Who Are You? Songs Commonly Attributed To The Wrong Artists
Last week, after the tragic, alcohol-fueled passing of Jackass hero Ryan Dunn, Rocks Off at Taco Cabana wearing a promotional shirt for The Hangover II that we
stole borrowed from the office here at the Press. As we were loading our hands with condiment containers, a guy came up to us and said "It's a shame that boy died."
In an instant, we realized this guy had mistaken Hangover star Zach Galifinakis for Dunn. The beards, the roundness, the twinkling eyes, the same comical manner? It all makes sense, and we weren't about to get into a debate at a TC off 290 about who is, who was, or who is not Ryan Dunn.
And besides, our Cabana Bowl was ready. Of course we got the mixed fajita one with plenty of sour cream.
Anyhow, this got us to thinking about other, less sad, forms of mistaken identity. It happens a lot in music, when someone credits a song to another with a similar musical style. There are people walking around who think that the Stones, The Kinks, The Beatles, and The Who all recorded one big catalog that is easily (read: stupidly) attributed to each other.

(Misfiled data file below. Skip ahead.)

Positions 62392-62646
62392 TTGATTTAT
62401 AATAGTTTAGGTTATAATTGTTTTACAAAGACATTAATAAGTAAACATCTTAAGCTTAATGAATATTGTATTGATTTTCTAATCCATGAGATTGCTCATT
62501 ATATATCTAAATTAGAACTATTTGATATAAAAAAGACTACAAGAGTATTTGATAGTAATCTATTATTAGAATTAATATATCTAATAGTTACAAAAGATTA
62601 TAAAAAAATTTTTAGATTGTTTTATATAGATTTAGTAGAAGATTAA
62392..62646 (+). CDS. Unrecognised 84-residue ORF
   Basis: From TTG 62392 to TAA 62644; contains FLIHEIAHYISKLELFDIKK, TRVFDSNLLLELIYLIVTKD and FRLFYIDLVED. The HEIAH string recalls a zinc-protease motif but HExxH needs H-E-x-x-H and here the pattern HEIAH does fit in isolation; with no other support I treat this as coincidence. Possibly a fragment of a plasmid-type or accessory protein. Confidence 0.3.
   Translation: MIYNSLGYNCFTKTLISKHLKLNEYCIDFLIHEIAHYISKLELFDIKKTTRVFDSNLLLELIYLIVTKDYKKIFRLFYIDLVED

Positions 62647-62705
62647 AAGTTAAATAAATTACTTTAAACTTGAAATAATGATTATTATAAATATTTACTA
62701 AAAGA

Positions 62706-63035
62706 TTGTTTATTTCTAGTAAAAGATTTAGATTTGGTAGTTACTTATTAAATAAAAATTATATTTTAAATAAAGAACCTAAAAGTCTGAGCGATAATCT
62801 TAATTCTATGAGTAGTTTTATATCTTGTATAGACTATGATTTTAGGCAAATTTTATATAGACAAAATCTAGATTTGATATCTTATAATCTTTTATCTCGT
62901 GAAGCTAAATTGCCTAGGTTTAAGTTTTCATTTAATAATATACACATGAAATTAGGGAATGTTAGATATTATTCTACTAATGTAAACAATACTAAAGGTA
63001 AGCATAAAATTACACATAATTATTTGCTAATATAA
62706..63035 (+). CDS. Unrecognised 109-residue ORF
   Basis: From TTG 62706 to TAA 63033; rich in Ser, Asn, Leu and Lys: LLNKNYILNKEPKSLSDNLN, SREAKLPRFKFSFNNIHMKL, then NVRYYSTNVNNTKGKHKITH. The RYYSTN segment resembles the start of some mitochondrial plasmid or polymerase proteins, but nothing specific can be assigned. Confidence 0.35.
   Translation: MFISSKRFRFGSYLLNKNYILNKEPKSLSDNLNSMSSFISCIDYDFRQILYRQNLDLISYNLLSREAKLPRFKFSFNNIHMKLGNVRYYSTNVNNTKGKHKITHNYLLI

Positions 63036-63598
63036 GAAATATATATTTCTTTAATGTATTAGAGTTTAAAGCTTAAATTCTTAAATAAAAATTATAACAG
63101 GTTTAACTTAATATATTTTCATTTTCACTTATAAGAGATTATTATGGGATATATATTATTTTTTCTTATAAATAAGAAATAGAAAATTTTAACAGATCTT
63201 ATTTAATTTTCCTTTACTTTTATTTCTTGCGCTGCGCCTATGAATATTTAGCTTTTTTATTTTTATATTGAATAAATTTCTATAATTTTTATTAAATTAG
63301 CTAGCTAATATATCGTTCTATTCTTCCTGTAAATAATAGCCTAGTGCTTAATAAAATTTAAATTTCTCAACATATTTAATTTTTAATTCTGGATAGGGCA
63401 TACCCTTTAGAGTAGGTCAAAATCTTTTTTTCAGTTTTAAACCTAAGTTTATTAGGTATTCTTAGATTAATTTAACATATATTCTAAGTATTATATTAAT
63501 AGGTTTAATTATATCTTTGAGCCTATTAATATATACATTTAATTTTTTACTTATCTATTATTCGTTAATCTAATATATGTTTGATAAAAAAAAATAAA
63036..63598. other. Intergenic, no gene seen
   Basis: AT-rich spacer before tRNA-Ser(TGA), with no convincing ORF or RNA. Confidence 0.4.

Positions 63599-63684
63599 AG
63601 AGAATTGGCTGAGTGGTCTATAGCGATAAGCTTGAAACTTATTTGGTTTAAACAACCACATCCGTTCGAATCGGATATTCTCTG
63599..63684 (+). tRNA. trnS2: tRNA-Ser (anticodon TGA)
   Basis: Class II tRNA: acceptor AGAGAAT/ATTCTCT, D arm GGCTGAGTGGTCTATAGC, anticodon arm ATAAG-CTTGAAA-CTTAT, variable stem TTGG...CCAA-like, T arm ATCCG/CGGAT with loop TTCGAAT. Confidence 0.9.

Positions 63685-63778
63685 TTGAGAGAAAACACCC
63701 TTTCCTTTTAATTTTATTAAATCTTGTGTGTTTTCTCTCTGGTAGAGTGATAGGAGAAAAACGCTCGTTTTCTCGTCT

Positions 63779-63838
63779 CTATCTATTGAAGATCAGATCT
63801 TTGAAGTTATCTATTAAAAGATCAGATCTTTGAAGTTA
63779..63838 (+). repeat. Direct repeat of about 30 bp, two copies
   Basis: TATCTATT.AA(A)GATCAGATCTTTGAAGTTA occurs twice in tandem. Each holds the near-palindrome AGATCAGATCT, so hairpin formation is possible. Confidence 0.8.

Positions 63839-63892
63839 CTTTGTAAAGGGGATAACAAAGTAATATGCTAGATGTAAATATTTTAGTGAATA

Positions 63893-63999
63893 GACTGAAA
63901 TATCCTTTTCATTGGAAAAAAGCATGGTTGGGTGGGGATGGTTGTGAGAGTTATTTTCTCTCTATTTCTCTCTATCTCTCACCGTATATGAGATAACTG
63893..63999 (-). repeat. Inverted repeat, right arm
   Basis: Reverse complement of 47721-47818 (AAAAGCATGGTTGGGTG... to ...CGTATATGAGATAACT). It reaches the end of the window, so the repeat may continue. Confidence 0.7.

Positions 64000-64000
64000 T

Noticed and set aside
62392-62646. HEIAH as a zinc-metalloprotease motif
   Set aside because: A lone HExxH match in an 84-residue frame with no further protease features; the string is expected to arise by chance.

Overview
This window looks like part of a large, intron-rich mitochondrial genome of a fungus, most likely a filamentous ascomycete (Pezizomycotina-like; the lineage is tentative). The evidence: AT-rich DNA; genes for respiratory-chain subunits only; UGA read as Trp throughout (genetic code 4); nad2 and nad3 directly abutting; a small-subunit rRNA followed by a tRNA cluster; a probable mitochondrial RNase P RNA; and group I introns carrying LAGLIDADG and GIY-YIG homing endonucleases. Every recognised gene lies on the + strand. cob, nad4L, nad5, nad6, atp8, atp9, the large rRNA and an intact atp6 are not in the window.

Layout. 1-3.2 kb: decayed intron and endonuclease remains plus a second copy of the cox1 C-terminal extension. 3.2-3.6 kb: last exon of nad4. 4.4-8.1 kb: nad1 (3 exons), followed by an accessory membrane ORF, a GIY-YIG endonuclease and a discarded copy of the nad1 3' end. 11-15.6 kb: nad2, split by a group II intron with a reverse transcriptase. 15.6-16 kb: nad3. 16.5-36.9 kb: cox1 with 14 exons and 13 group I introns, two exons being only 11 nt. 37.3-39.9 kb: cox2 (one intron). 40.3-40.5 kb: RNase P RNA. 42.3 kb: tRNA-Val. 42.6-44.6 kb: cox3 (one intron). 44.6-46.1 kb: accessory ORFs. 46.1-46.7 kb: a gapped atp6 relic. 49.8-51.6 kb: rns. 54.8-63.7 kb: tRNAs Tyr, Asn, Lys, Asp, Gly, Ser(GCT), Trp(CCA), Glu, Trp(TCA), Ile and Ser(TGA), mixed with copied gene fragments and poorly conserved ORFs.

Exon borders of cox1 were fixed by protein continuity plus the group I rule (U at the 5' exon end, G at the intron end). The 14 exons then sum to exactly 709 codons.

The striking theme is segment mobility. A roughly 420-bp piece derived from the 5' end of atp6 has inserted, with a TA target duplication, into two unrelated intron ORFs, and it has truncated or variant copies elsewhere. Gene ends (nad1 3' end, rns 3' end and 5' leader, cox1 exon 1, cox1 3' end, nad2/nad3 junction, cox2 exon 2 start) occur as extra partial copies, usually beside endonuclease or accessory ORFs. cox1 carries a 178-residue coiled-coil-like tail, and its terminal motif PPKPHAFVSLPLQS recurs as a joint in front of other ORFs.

It makes the blood of music nerds boil under their skin. We grew up with a guy who thought The Clash was the Sex Pistols, and we almost pulled out our liberty spikes in 1999 when he said that out loud. Still love you, Robert.
It gets worse when you think about boy bands like the Backstreet Boys and *NSYNC, who sounded quite the same in their day. You just know that someone paid a few hundred bucks to see "Justin Timberlake" last weekend at the Toyota Center.
In the days when Napster ruled the Internet and you could still find gigabytes of tunes every hour, we remember seeing file names that were hilariously wrong. According to file sharers, Bob Marley recorded every single even vaguely reggae song, Metallica was the only metal band ever (well...), and Alanis Morrisette was responsible for every angry female rock song from 1994 until 1999. Let's not forget the vast amounts of music recorded by Hank Williams Sr., who in fact wrote every racist country song known to man, along with most every other Johnny Cash ballad.
America, "A Horse With No Name"
Mistaken For: Neil Young
Neil Young is the commonly attributed artist on most people's lists. We get it, it makes sense.
Yes, "Dudes" was written by Bowie and recorded by the Motts in 1972, but its author didn't record it himself until the sessions for Aladdin Sane in 1973.
Stealers Wheel, "Stuck In The Middle With You"
Mistaken For: Various rootsy, shaggy rockers
Bob Dylan and Tom Petty get the blame for this song, made popular again in the '90s by the Reservoir Dogs soundtrack and a bloody ear.